NYT Exec: Obama Administration ‘Most Secretive’ White House She’s Ever Seen

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In an interview with Al-Jazeera America Tuesday, the executive editor of The New York Times described the Obama Administration “the most secretive White House that I have ever been involved in covering” and said it’s inconceivable to think President Obama himself isn’t directly responsible for the cloak-and-dagger policies that have made it difficult for even hoary publications like The Times to get a straight answer.

Al Jazeera’s John Seigenthaler asked Jill Abramson, who’s served as NYT’s executive editor since 2011, to grade the Obama Administration’s transparency with traditional media outlets, and Abramson gave him more than an earful:

Seigenthaler: Let me move on to another topic in the Obama administration. How would you grade this administration, compared to others, when it comes to its relationship with the media?

Abramson: Well, I would slightly like to interpret the question as “How secretive is this White House?” which I think is the most important question. I would say it is the most secretive White House that I have ever been involved in covering, and that includes — I spent 22 years of my career in Washington and covered presidents from President Reagan on up through now, and I was Washington bureau chief of the Times during George W. Bush’s first term.

I dealt directly with the Bush White House when they had concerns that stories we were about to run put the national security under threat. But, you know, they were not pursuing criminal leak investigations. The Obama administration has had seven criminal leak investigations. That is more than twice the number of any previous administration in our history. It’s on a scale never seen before. This is the most secretive White House that, at least as a journalist, I have ever dealt with.

Seigenthaler: And do you think this comes directly from the president?

Abramson: I would think that it would have to. I don’t know that, but certainly enough attention has been focused on this issue that, if he departed from the policies of his government, I think we’d know that at this point.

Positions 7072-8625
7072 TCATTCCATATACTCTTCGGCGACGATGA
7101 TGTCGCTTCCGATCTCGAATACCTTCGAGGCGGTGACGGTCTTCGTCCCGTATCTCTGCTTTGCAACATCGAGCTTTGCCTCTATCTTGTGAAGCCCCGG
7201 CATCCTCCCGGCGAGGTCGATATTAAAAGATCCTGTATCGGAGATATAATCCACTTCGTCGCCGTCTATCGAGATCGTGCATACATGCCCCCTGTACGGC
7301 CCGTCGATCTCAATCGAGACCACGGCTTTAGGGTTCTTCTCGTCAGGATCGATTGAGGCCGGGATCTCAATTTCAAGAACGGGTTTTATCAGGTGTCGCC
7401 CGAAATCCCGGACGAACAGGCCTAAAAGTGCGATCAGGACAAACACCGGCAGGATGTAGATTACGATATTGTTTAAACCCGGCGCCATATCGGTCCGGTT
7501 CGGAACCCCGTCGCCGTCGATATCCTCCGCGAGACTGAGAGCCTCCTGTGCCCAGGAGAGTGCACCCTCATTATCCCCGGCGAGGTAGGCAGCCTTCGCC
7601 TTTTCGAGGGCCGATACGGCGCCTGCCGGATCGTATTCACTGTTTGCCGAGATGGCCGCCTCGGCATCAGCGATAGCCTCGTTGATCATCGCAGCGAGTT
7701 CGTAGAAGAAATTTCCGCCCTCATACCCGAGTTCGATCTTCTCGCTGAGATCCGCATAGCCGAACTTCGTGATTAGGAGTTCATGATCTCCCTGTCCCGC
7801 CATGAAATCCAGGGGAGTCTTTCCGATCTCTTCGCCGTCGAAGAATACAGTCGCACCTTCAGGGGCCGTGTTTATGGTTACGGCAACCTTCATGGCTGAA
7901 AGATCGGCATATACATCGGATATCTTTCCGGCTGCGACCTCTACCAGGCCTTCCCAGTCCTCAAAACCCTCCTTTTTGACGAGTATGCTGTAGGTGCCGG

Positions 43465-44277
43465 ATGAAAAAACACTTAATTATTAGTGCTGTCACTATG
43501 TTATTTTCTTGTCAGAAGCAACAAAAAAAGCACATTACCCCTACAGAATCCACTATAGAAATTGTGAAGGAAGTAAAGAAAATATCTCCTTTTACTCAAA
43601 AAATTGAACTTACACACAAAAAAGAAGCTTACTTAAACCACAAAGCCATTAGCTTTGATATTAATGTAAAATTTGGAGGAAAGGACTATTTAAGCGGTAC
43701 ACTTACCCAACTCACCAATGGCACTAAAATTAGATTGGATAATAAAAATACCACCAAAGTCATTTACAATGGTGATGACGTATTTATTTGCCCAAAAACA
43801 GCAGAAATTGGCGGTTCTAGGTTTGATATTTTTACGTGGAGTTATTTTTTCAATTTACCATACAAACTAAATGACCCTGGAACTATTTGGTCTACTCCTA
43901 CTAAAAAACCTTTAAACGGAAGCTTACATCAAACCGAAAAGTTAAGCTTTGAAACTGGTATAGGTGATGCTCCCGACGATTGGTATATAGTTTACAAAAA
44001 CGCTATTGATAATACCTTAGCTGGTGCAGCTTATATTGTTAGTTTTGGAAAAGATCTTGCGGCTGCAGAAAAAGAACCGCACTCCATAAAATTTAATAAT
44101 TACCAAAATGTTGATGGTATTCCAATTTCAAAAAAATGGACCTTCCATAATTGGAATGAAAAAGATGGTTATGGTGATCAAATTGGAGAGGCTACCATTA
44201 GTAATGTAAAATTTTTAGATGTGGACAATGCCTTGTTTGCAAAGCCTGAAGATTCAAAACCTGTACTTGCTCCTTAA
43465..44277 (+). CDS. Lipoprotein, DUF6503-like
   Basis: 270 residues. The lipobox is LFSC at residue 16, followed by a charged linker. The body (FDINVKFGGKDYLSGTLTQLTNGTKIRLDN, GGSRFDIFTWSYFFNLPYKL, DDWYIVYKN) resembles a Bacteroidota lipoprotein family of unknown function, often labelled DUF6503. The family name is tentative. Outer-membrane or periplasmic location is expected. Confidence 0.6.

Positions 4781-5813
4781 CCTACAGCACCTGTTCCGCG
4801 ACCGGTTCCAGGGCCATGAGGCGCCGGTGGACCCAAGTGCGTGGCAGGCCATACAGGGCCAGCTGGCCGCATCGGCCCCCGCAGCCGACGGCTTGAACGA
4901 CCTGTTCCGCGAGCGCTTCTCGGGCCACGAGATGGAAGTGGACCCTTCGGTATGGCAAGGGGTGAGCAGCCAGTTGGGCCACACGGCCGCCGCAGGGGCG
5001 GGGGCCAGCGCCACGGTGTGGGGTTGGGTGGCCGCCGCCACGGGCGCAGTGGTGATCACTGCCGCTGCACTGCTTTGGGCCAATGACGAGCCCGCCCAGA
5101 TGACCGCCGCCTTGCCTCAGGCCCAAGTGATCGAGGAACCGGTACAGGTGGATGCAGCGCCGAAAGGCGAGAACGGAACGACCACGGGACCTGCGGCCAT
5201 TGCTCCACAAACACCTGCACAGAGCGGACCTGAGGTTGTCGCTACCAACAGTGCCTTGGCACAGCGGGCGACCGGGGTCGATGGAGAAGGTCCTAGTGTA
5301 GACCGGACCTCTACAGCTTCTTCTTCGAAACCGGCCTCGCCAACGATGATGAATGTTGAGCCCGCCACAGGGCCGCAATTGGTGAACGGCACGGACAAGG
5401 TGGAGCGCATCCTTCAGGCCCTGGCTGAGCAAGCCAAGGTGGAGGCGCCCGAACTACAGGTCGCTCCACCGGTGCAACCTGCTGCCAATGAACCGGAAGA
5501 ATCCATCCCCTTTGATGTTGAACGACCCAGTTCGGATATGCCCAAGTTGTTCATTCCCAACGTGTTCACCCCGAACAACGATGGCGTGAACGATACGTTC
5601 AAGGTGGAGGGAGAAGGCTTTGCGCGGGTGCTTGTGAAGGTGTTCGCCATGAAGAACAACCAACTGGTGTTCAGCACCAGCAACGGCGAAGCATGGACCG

Seigenthaler: So it makes it more difficult for The New York Times to do its job.

Abramson: Absolutely.

This from a woman who unflinchingly agreed, in the same interview, that “[t]here’s no question that the editorial stance of The New York Times is a liberal point of view.”

Abramson, of course, had plenty to say about the W. Bush years, too, although she cast the Bush Administration’s brand of deception as more innocent and clueless than the Obama White House’s self-willed information lockdown. Read the full interview here.

Ben Bullard

Reconciling the concept of individual sovereignty with conscientious participation in the modern American political process is a continuing preoccupation for staff writer Ben Bullard. A former community newspaper writer, Bullard has closely observed the manner in which well-meaning small-town politicians and policy makers often accept, unthinkingly, their increasingly marginal role in shaping the quality of their own lives, as well as those of the people whom they serve. He argues that American public policy is plagued by inscrutable and corrupt motives on a national scale, a fundamental problem which individuals, families and communities must strive to solve. This, he argues, can be achieved only as Americans rediscover the principal role each citizen plays in enriching the welfare of our Republic.